I ended up having three tablets in my household that very quickly received upgrades to Lollipop:

  • NVIDIA Shield (2014 – NVIDIA)
  • Nexus 7 (2013 – Asus)
  • Nexus 10 (2012 – Samsung)

Whole lot of Lollipop under these tablet covers:

Lollipop Tablets

Two of these, the Nexus 7 and 10, upgraded to Nexus 5.0 first, and from there to 5.0.1 and 5.0.2. The Shield Tablet went straight to 5.0.1, where it remains today, supplemented by independent NVIDIA updates for WiFi performance and color/display enhancements.

My phone at the time of the Lollipop launch was a 2013 Moto X, a phone I absolutely loved. Relatively soon thereafter I upgraded to the 2014 Moto X, and I couldn’t wait to have my phone OS match that of my tablets. As I’ll get into shortly, my overall experience with Lollipop was very positive to that point…

…unfortunately my Moto X experience with Lollipop hasn’t been what I’d hoped it would be, as I detail below. In short, I’ve experienced lag, slowdown, and screen redraws that point to serious memory leakage, so much so that at times the significantly superior hardware of the Moto X 2014 feels more sluggish than my year-old (and mid-tier spec) Moto X 2013 did.

Below, I’ll go over some of the highs and lows by device, and following that, will discuss in more general terms the good and bad of Lollipop as I’ve experienced it thus far.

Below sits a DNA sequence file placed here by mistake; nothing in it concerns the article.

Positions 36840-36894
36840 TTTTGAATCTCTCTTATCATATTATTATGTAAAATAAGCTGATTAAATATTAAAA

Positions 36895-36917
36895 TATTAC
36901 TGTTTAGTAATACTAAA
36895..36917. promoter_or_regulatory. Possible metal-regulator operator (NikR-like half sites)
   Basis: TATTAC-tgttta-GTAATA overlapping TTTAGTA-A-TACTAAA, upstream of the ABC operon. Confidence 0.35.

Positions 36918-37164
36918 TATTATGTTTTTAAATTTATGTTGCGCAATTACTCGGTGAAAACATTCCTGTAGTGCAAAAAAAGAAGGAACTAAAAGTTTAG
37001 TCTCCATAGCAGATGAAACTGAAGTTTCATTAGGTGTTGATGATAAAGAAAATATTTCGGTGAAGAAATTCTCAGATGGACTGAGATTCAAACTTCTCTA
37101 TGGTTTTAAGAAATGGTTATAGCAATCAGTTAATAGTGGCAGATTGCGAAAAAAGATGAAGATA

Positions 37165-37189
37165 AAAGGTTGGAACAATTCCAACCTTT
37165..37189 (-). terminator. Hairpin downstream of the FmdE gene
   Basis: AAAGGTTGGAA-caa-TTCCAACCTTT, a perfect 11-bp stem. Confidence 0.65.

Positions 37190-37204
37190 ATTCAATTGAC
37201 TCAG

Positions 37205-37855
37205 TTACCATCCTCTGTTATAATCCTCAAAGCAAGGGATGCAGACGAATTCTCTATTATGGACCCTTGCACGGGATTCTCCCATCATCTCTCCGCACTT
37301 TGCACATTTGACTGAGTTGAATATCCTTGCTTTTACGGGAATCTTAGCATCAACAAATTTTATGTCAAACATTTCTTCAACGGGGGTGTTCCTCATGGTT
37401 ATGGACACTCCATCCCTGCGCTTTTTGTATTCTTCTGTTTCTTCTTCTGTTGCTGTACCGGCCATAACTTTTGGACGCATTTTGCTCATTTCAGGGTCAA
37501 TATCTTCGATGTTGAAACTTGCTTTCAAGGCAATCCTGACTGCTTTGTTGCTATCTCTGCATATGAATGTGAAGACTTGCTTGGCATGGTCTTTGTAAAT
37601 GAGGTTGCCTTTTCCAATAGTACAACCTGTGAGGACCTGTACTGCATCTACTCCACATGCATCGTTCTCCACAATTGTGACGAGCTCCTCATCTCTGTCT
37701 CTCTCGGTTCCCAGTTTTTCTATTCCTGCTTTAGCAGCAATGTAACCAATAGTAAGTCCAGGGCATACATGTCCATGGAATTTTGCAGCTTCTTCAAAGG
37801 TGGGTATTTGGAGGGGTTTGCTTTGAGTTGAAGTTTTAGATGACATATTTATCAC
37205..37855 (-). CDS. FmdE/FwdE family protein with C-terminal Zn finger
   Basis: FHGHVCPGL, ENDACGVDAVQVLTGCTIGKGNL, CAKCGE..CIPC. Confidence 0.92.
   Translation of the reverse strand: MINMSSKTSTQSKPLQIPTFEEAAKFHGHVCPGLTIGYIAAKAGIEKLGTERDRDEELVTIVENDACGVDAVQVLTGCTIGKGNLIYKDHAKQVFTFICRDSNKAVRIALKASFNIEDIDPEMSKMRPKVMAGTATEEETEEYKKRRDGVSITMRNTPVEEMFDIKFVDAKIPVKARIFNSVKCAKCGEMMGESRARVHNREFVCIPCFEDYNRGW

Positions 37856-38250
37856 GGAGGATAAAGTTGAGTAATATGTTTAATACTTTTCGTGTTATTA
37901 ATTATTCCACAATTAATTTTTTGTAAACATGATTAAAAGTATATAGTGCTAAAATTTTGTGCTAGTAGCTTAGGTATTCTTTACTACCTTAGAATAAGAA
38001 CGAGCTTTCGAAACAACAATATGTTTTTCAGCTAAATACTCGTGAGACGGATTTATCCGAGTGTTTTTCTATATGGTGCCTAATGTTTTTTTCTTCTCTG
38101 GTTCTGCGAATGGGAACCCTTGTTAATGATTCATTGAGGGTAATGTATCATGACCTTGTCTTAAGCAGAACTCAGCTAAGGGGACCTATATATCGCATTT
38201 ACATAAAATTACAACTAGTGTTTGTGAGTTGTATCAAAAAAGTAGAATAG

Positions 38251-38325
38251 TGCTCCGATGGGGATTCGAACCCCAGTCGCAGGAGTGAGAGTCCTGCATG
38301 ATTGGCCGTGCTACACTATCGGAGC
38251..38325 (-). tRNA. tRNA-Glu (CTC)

Nexus 10

Oddly enough, quite possibly the device that seems to have “taken” the best to Lollipop is my Nexus 10, a Samsung-made tablet from 2012. While on 4.4.4, I’d experienced some intermittent issues with Wi-Fi including disconnects and very slow download speeds, which Lollipop seems to have resolved. Now sitting on 5.0.2, my Nexus 10 is as fast as it has ever been, smoothly launching apps, without any hint of home screen re-draw, intermittent resets, crashes, evidence of memory leak, or any other problems.

In fact, using Lollipop on the Nexus 10 has been an absolute joy. I’ve tested multiple launchers without any issue, and all the aspects of Lollipop that I’ve tested – Priority notifications, trusted devices, multiple user accounts, and so on – have been perfect. Kudos to Google for continuing to support this tablet, and I have to say I continue to be impressed with the Nexus 10 hardware. Admittedly, if you’re looking to do brand-new 3D gaming and so on, this tablet’s aging processor is going to disappoint you, but as a media consumption device for streaming content, web browsing, casual gaming, and reading, picking up a used Nexus 10 is still something I can strongly recommend.

Nexus 10 Lollipop

NVIDIA Shield Tablet